A team from the University of Cambridge has developed an inkjet-printed transistor, which is sensitive enough to accurately detect electrophysiological signals from the skin when used in conjunction with a wearable device.
In the virtual environment, for example, the tracking of subtle eye movements by electro-oculography is needed for a better, more realistic depiction which relies on elements such as depth of field rendering. Compared to other thin film technologies such as silicon or metal oxides, the transistor’s power consumption is one thousand times less and the signal-to-noise ratio one hundred times better.
The results demonstrate the potential of using low-cost inkjet-printing technology to directly integrate biomaterials with electronics, in order to create new applications at the forefront of the electronics-biology interface, such as the tracking of eye movements in virtual and augmented reality.
“This is the first time such a high performance printed transistor has been achieved that demonstrates good reliability over several months, without changing characteristics,” said Dr Chen Jiang, the paper’s first author. “This transistor improves upon typical organic transistors that have a lower level of reliability of just a few days or even a few hours.”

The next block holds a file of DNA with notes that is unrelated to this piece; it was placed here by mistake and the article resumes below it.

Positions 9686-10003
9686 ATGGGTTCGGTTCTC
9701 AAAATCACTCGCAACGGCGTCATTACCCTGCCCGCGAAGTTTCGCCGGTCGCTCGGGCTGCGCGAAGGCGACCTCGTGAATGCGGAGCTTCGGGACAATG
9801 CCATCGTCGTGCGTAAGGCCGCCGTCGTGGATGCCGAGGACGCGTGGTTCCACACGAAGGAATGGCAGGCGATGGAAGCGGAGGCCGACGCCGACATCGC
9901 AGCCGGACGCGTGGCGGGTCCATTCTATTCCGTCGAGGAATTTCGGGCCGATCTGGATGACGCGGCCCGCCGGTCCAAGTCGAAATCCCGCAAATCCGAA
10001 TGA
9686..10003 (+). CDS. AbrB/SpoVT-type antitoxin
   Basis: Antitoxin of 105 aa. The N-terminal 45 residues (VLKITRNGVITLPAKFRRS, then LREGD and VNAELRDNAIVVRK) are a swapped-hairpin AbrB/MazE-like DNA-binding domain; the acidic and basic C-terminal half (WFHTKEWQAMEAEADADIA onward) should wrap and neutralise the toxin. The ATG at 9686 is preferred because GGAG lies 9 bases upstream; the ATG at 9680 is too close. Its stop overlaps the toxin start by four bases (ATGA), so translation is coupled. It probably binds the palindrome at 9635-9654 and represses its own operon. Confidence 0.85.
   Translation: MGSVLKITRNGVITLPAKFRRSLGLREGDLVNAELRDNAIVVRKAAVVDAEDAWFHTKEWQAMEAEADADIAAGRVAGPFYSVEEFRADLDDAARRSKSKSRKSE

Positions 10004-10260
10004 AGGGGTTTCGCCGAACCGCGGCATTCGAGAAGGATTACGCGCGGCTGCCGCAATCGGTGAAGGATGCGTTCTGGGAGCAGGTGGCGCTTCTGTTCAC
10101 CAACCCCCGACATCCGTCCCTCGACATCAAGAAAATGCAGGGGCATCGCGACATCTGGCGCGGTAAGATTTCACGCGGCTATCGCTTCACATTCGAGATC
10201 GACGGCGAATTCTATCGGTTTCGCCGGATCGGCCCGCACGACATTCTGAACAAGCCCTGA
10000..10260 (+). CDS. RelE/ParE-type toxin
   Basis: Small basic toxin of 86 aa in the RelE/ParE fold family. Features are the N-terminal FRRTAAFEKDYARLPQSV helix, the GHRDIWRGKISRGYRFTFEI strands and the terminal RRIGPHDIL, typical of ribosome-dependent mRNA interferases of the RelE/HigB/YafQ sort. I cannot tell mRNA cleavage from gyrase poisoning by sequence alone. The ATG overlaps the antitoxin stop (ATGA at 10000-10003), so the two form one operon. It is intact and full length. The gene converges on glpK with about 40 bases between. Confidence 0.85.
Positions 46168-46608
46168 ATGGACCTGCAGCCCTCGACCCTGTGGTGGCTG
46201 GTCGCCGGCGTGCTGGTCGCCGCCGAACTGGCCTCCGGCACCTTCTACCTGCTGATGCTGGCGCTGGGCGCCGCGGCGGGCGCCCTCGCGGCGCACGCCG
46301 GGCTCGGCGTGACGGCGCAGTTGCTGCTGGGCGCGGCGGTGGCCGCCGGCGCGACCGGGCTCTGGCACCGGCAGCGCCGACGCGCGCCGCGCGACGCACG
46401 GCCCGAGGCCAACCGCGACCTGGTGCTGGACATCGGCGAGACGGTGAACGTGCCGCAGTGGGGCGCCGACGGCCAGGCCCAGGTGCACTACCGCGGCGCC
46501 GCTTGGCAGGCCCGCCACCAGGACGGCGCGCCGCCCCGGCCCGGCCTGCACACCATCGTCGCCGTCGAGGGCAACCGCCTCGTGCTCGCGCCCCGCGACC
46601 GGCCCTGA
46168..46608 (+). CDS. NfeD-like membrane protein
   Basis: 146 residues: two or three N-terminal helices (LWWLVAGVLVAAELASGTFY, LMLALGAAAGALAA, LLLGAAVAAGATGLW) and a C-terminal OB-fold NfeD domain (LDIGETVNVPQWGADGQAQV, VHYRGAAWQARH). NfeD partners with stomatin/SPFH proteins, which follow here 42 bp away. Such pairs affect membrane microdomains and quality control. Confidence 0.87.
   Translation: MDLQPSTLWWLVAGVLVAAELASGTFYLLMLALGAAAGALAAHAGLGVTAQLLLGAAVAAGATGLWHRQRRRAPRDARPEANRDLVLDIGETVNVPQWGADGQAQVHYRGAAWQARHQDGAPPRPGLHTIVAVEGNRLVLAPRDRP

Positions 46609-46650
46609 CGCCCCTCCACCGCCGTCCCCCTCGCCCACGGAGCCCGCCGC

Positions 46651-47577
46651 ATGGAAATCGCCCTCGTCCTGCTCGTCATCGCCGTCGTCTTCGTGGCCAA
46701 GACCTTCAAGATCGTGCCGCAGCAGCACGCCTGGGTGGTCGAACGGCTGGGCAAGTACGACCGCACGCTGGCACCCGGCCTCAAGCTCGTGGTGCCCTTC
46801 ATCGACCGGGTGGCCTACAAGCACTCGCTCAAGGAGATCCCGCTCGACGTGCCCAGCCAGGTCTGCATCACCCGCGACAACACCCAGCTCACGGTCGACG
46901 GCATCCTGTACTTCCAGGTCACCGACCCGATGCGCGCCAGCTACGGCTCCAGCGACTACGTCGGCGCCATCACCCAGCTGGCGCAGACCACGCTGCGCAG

Dr David Hasko, the paper’s co-author from the Department of Engineering, said: “This application demonstrates a further example of how it is possible to fabricate a whole circuit using just a single, highly affordable, inkjet printing tool that puts a fabrication plant within reach of most university departments. It would be an excellent way of introducing, for example, design rules and micro-fabrication in a practical way.”